How to Freeze Fruits and Vegetables

— By Kate McCarty, Food Systems Professional, University of Maine Cooperative Extension

Freezing is the unsung workhorse of summertime preserving. Freezing fruits and vegetables can take less time than canning and results in a product that is closer to fresh than a canned product. A few tips will help make sure your frozen foods are top-quality when you use them months later.

Tips for Freezing Vegetables

Many people enjoy freezing homegrown or locally-grown corn, green beans, tomatoes, and greens. Most vegetables need to be blanched before they are frozen. Blanching means to dunk vegetables briefly in boiling water. This process deactivates enzymes in vegetables that negatively affect the color, flavor, and texture of your frozen vegetables over time. For best results, blanch in small batches and use 1 gallon of water for every 1 pound of vegetables. Blanching times vary by vegetable, so refer to the Freezing Vegetables Quick Guide for instructions on how to prepare specific vegetables.

Exceptions to this rule are tomatoes, peppers, and onions. These vegetables do not need to be blanched before freezing.

Cooling Blanched Vegetables

Cooling your vegetables quickly after blanching is the key to preserving the texture. Using an ice bath stops the cooking and makes vegetables cold before they even go into the freezer, which means they’ll freeze faster. A quick freeze means the ice inside the vegetables forms smaller crystals and keeps the cell walls more intact. A long, slow freeze results in larger ice crystals, rupturing more cell walls and creating a flabby or mushy final product. 

If you’re planning to blanch and freeze a large batch of vegetables, make sure you have a lot of ice on hand to keep that water nice and cold—even if that means buying a few 5-pound bags of ice from the store. And for best results, freeze no more than 1 pound of food per 2-3 cubic feet of freezer space.

Tips for Freezing Fruit

Fruit does not need to be blanched prior to freezing. Prepare the fruit so it’s ready to eat, meaning peel, slice, and pit fruit as needed. If you are working with a light-colored fruit, like apples, pears, apricots, or peaches, an ascorbic acid dip is recommended to prevent oxidation or browning of the fruit’s flesh. Commercial ascorbic acid dips are available or you can use Vitamin C. Refer to the Freezing Quick-Guides: Freezing Fruits to learn how to make an ascorbic acid dip. Lemon juice also works, but is not as effective as ascorbic acid.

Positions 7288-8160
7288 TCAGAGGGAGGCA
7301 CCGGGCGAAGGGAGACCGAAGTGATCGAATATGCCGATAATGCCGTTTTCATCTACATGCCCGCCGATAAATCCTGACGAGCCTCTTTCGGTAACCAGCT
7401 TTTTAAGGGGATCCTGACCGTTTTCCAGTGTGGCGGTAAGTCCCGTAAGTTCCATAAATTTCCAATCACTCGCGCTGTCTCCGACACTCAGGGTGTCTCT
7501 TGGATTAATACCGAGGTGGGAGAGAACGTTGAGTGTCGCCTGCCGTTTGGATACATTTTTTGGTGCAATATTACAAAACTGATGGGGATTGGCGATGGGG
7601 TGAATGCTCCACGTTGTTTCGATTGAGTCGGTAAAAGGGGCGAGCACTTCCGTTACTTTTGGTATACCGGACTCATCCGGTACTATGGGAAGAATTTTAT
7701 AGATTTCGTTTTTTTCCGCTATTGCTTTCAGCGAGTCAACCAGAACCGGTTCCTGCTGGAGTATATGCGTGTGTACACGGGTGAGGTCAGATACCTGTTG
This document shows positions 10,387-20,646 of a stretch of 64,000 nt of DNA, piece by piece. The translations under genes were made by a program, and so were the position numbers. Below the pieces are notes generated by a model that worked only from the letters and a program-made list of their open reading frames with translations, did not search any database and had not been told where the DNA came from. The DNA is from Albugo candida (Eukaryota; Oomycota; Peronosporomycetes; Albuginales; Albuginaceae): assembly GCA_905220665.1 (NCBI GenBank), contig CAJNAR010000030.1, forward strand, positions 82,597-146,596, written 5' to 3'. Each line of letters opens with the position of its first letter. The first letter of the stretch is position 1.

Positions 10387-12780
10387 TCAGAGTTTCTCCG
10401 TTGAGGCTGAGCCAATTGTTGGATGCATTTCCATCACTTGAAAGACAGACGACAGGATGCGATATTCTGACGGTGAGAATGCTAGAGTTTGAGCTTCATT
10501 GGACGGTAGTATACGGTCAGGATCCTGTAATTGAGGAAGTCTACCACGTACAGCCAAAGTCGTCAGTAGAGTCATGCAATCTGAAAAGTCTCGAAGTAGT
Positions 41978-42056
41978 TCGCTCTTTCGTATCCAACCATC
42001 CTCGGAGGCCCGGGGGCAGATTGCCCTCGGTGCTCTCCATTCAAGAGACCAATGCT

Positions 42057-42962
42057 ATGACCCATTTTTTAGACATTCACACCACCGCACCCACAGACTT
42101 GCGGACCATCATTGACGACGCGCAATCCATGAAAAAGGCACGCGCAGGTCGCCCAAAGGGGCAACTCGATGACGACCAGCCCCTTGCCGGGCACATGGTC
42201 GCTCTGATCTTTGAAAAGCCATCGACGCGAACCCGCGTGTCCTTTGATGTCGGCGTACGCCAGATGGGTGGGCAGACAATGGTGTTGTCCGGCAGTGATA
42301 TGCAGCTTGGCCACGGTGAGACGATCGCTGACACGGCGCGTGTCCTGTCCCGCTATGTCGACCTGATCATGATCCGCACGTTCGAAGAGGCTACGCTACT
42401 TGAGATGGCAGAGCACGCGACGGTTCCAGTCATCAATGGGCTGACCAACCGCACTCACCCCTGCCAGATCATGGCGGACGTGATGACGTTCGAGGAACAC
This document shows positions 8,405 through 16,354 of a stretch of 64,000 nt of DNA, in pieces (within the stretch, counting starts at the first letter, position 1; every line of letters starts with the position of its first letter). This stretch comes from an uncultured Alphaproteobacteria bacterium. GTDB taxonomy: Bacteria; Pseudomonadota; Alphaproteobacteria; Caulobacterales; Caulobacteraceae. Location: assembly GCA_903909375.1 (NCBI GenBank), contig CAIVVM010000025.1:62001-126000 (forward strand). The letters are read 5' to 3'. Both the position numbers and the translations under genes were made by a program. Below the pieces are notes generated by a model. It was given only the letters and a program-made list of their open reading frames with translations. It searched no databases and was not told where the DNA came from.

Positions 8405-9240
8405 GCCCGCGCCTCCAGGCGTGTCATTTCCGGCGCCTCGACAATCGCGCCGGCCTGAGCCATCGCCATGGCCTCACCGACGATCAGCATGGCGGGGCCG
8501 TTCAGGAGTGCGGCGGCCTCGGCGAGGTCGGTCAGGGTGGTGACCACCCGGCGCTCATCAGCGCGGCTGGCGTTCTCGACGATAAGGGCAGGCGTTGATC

Fruit can be frozen dry, with sugar, or in syrup. Adding sugar or syrup helps to protect the color, texture, and flavor of fruit. Berries can be frozen on a baking sheet before being packaged in freezer-grade materials. This method keeps berries from freezing together in a clump and makes them easier to use in smoothies and baked goods.

Proper Packaging

The right packaging will help you avoid freezer burn on your home frozen foods. Freezer burn is damage to frozen foods that occurs when they are exposed to the dry freezer air. This exposure causes dehydration and oxidation, which will affect the color, texture, and flavor of your frozen foods. The food is still safe to eat, but the quality is poor. Use moisture- and vapor-proof packaging materials meant for the freezer to avoid this unpleasant result.

Options for packaging include zip-top freezer-grade plastic bags, glass canning jars designed for freezing, and vacuum-sealed plastic bags. 

Using Frozen Fruits and Vegetables

Now that you’ve got a freezer full of frozen fruits and vegetables, it’s important to find ways to incorporate them into your cooking and baking so they don’t go to waste. Frozen fruit is recommended to be used within 8 to 12 months and can be used in quick breads, desserts like cobblers and crisps, smoothies, and oatmeal. Vegetables should be used with 6 to 8 months for best quality and can be used anywhere you would use store bought frozen vegetables, like stir-fries, soups, casseroles, and side dishes.